Caption - An adult Tufted Puffin flies over my young birders and me during a pelagic trip in Tofino, BC

Bird’s eye view: Q&A with author Melissa Hafting

In her new book Dare to Bird, the ecologist from B.C. imparts wisdom from the skies

Melissa Hafting has a long history with birds. Hafting, an ecologist and bird guide from Richmond, B.C., was introduced to birding by her father, eventually surpassing him in both enthusiasm and expertise. After he passed away in 2023, just fourteen months after her mother, she found refuge from grief in birding. 

This month, Hafting published Dare to Bird: Exploring the Joy and Healing Power of Birds, which pairs her photography with reflections on the lessons and insights she gleaned from observing — and protecting — birds. Below, she talks about how to make birding more inclusive, the impacts of climate change on birds and how aspiring birders can get started.

Melissa Hafting stands in a field wearing a yellow top and blue jeans, holding binoculars. Behind her is a pond and a cloudy sky
Author Melissa Hafting started birding with her nature-loving father before becoming, in her words, a “hardcore birder.” Photo: Alia Youssef / The Narwhal.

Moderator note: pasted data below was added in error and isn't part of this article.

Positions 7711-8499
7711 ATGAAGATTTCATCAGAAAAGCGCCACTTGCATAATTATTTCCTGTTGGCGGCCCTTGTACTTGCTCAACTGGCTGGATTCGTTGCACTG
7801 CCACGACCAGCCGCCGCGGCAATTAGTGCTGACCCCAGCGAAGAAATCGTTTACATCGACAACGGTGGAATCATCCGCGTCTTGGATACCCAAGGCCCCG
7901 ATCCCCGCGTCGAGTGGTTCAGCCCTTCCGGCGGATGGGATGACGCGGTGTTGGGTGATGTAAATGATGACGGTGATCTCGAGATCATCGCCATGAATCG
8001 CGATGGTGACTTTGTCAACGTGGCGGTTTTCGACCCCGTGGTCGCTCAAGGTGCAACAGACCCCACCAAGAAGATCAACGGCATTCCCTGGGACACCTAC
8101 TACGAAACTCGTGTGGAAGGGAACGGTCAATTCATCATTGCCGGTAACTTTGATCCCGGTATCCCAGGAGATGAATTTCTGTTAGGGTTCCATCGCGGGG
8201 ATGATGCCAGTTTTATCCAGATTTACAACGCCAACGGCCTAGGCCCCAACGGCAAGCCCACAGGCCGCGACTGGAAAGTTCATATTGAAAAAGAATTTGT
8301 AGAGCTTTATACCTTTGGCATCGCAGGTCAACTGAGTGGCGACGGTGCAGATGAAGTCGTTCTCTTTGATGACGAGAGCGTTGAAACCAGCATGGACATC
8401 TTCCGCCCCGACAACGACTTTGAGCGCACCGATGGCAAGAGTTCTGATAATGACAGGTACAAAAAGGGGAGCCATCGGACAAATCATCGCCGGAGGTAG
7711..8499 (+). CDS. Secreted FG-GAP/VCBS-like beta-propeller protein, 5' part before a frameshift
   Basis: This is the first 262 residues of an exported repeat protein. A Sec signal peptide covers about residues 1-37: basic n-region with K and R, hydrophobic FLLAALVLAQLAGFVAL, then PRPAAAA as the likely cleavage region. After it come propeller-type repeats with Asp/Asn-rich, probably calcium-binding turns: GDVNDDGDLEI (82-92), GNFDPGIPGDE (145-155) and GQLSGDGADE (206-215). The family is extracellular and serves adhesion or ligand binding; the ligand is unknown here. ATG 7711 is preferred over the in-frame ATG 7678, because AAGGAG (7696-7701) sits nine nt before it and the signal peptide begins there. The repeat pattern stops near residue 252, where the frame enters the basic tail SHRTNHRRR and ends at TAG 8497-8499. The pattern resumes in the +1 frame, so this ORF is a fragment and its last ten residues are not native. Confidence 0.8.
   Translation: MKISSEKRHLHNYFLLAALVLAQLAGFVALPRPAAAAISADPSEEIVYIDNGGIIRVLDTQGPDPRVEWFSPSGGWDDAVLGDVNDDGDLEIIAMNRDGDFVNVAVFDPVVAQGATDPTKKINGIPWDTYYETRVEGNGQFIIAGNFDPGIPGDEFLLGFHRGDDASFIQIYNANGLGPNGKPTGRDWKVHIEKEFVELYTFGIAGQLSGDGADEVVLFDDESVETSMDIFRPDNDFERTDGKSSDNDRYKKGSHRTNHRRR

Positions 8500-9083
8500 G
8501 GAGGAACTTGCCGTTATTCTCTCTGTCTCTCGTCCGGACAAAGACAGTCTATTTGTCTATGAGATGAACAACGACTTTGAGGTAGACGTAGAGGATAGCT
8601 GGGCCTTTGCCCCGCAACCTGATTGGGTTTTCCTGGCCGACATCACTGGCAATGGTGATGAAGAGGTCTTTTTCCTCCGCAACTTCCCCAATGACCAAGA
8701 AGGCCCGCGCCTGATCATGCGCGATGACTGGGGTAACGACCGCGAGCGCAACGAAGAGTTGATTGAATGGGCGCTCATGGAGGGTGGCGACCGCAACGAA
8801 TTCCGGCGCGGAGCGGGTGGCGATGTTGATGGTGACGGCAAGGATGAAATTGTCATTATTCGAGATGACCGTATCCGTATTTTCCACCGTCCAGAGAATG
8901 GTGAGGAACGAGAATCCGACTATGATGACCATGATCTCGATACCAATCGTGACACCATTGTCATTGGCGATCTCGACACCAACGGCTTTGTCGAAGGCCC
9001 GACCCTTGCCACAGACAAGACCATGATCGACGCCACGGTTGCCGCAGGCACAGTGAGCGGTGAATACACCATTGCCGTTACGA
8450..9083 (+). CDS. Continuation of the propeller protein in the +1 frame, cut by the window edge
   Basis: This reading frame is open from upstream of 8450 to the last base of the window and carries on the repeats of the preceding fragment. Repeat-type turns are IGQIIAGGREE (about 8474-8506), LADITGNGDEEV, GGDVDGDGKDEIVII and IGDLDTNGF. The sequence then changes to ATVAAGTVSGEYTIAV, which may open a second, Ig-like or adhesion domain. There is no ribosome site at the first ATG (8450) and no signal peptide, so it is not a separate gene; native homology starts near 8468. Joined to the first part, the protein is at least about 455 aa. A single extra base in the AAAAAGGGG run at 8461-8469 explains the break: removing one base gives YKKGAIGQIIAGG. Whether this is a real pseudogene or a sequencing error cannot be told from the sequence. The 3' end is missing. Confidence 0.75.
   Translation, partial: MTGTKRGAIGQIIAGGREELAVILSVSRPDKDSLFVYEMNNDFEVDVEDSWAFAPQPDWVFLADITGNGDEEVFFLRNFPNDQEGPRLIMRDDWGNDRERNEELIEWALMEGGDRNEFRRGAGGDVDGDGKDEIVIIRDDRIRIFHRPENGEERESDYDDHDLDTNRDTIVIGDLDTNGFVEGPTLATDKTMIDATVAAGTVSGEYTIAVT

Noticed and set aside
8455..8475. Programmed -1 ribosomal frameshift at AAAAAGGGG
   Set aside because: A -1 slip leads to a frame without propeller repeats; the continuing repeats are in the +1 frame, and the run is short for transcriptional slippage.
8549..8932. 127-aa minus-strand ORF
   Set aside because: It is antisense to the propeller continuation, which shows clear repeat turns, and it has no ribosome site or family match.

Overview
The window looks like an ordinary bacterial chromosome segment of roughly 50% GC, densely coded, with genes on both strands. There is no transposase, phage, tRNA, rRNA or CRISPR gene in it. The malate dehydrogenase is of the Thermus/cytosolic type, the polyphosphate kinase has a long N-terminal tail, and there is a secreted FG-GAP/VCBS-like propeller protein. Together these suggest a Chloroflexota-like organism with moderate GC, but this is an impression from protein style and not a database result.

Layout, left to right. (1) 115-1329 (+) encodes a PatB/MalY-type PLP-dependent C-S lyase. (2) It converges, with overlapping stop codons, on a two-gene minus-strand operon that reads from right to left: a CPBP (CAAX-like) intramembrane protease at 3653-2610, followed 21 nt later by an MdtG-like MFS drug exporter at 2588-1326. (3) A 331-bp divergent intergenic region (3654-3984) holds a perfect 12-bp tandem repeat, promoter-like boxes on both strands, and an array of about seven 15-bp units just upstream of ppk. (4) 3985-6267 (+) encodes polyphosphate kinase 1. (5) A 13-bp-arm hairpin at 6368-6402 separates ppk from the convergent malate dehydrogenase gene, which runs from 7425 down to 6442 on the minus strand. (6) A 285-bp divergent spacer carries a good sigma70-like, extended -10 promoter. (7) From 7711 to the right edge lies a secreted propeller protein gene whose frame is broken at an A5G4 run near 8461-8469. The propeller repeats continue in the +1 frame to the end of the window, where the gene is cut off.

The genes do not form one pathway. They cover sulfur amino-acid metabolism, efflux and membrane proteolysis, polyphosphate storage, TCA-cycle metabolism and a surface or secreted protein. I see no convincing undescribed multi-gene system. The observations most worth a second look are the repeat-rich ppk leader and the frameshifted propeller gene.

What first drew you to birding? 

My dad got me into birding when I was really young. He was not a hardcore birder or anything, not like me, but he loved nature and hiking and camping. He got me my first bird book and took me out to look at birds in the sanctuaries. He taught me how to feed birds at home and at the Reifel Bird Sanctuary in Delta, B.C. We would come home and tick off all the little birds we could see in my Golden Field Guide. 

It just grew from there. 

And when did your bird watching turn into bird photography? When did you first pick up a camera?

Actually, that was my dad again who bought me my first camera and lens for my birthday in 2014. Before that, I had a small point-and-shoot camera that I would take pictures with, but I used to bird with just my binoculars and a field guide. Then my dad got me a very rudimentary type of digital camera, and I did some photo workshops and practiced with it. When I first started taking pictures, I was terrible at it! It took a really long time to hone my craft. 

I love capturing birds for memories. Like, years from now, I can look back at a picture of a bird and remember where I was, what I was doing. Now I always go out with my camera because you never know what you’re going to see.

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What’s the most surprising encounter you’ve had?